I had good fun reading the messages responding to my inaugural column. The first was from an old friend, the therapist Susan Brown (ever reality-based), who reminded me playfully that someone who remembers Honolulu before freeways has scant claim on the word keiki.
The second was from my old landlord, Duff Kribben, who made me a spectacular gift when I first moved to Maui. I was looking for a place to live and a new friend drove me up the winding road to Olinda on his motorcycle saying that Duff might have something.
What he had turned out to be one of those Maui wonders: a barn-red batten and board shack with small windows and, as I recall, a toilet incongruously mounted up a set of steps, for the view, perhaps. Utterly charming - Maui artist Rik Fitch captured it in one of his paintings - but too primitive for me.
I looked around the lovely property perched three miles up on Olinda Road and gestured at the green plantation house a few feet away. "Now that's the kind of thing I'm looking for," I said.
Duff showed me in. It was old and funky. The wind rattled the paned windows and blew through the cracks, but the sun porch had a magnificent view of the island framed by pasture, an old corral and tall eucalyptus across the street. A huge avocado tree shaded one side.
I loved it.
"OK," said Duff, "you can have this, and I'll move into the cabin."
Can you imagine my astonishment? In that amazing second my life completely changed. I was dropped, as if from heaven, onto one of Maui's most historic roads.
Olinda itself is named for the mountain house that Samuel T. Alexander, then manager of Haiku Plantation, built in 1876 on a magnificent spot above Makawao at 4,000 feet. Wild, vast and "sublime in solitude," according to the home's guest book, it commanded a majestic view of the mountains, valleys, and bays of Maui, "a sight that has not its equal and which can never be forgotten."
Early travelers described the fields of wild strawberries and "millions of bushes of the ohelo" clinging to the side of Haleakala at that elevation. The missionary Titus Coan once rested on a trip to the crater "under shade trees near a lovely rill of cool limpid water, a beautiful spot which has since been selected by the Alexanders as an invigorating retreat from the heat and dust of Wailuku and Haiku. . . . "
On 60 acres of government land near Kahakapau Gulch, acquired on a 30-year lease, Sam constructed a two-story frame house with eight bedrooms and one bathroom, which became a beloved family refuge that later passed to the Baldwin family.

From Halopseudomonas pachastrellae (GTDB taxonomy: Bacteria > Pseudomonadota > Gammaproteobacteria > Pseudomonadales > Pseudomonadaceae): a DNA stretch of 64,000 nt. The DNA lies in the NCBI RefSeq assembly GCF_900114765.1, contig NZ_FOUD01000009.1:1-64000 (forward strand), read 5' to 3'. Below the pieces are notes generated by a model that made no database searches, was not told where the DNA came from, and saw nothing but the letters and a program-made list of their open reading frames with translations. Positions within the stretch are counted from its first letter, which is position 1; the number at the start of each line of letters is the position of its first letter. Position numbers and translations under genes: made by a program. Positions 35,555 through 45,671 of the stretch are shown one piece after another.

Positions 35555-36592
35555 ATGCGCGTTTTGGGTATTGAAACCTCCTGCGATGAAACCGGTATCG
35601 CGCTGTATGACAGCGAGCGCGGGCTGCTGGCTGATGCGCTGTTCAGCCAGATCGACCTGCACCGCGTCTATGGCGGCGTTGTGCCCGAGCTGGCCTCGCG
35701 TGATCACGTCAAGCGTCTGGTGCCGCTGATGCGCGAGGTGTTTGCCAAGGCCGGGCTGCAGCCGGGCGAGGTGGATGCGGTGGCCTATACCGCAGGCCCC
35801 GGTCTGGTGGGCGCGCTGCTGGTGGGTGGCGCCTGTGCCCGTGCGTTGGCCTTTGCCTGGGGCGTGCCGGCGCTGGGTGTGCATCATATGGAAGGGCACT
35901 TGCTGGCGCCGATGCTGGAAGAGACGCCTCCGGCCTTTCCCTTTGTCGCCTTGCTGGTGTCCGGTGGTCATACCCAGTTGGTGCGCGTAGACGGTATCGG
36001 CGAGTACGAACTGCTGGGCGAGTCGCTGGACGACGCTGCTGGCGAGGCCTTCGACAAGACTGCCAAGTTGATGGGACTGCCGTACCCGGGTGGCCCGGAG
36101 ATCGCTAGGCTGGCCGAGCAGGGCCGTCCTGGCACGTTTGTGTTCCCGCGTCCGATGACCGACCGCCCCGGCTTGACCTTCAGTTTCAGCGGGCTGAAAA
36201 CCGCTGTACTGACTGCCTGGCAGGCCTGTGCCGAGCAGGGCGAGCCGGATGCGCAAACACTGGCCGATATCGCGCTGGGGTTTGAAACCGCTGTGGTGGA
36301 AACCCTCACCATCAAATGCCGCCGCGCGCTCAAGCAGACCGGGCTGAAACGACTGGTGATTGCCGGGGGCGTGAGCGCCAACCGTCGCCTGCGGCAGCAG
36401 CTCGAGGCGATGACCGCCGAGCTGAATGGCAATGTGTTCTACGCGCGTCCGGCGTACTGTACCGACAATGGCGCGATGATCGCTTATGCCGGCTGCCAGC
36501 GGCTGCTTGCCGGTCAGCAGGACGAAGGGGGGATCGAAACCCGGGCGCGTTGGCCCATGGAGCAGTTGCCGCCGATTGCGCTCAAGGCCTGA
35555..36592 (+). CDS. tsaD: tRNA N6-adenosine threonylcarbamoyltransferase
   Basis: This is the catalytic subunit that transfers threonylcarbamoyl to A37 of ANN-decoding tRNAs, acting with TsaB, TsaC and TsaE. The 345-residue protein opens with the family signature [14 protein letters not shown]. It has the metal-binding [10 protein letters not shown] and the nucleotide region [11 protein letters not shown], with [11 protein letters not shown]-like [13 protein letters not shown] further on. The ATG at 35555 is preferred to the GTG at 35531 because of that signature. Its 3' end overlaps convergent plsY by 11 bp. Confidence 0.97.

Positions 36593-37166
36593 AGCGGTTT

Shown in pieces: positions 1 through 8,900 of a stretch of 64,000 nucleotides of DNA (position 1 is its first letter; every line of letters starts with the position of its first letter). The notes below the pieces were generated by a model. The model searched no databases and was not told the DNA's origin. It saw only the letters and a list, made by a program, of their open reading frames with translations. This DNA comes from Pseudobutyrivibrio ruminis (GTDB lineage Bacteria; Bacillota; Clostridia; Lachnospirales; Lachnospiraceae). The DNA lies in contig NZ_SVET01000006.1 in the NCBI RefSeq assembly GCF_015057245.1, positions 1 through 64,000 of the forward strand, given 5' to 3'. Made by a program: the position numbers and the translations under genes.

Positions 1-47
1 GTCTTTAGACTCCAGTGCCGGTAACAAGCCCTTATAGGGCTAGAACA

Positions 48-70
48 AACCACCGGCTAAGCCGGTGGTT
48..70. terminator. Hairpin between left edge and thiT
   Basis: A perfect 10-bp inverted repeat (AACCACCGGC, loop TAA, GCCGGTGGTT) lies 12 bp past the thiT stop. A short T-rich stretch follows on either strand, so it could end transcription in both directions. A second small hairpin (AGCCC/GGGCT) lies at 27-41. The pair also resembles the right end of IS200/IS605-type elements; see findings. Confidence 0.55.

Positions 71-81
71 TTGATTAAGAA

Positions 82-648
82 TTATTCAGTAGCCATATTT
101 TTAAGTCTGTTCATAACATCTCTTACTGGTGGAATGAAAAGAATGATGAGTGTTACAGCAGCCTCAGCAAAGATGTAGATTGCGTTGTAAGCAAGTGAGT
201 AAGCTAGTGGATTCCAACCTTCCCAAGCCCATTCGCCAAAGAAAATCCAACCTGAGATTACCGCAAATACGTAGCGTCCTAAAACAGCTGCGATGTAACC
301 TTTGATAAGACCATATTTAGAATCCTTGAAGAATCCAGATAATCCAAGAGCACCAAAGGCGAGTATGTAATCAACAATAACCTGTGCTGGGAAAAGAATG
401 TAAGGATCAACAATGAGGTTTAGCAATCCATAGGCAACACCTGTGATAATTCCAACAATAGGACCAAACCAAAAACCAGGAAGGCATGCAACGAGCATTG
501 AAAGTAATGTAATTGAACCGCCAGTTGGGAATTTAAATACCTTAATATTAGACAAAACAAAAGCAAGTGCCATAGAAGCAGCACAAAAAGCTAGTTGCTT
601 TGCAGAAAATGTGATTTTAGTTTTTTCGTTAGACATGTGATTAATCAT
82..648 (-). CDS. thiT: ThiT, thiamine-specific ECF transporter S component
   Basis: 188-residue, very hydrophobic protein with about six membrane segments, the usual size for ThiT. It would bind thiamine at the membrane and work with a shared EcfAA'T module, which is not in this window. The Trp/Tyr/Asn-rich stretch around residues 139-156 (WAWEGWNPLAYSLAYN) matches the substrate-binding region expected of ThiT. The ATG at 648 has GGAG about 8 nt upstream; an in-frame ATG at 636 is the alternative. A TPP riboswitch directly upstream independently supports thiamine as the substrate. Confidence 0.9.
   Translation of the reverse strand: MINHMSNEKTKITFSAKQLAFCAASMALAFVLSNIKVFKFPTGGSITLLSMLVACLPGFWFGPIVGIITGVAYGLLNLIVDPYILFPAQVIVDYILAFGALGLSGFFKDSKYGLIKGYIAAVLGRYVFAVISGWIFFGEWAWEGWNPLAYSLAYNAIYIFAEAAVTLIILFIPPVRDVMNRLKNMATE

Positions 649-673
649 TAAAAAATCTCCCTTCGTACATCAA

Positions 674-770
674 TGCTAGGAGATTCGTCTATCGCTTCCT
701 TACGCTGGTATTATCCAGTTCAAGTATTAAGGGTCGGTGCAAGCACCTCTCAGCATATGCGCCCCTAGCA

The air was so delicious, the outlook so lofty, the sight of woodlands so splendid, that Sam named it "Olinda," after a villa in shining hillside city of Pernambuco in Brazil. "O Linda," the beautiful, Don Pedro, the emperor of Brazil, is said to have uttered when he saw it. Quite likely, Sam's father and mother, the missionaries William P. and Mary Ann Alexander, saw the colonial town on their journey to Hawaii when their ship made port in Rio de Janeiro for repairs.
Sam's brother James, who ran a sugar plantation in Paia called Seaside Farm, loved to ramble up to Haleakala Crater and often took visitors there. He built a rude overnight shelter, and later an Alpine-styled cottage named "Idlewild," situated just above "Olinda." It was small, with a brick fireplace in the center of the main room and two ornamented gables. A narrow staircase led up to an attic.
For years, until the road to the crater was built in 1935, travelers to Haleakala wound up the precarious gravel stretch to Idlewild, where they found overnight lodging, horses and a guide to the top.
Around the time I moved in at Olinda a second flash of good fortune struck. Ron Youngblood introduced me to Rick Chatenever at The Maui News, who needed an assistant. It was one of the luckiest days of my life when Editor David Hoff hired me for the most fun I've ever had in newspapering.
I'll tell you a secret. When I returned to Hawaii 20 years ago and began looking for a home, I read that the kupuna say you have to ask for permission before you can move to a Hawaiian island. So I did.
I went to each island and asked if it wanted me. Each one repelled me in its own way except for Maui. I knew it the least, but, I kept hearing an invitation. "Come here! Come here!" I obeyed, knowing only two people.
Mother Maui has blessed me ever since.
* Laurel Murphy is a former staff writer for The Maui News whose "Keiki o ka 'Aina" column appears each Tuesday. She can be reached at firstname.lastname@example.org.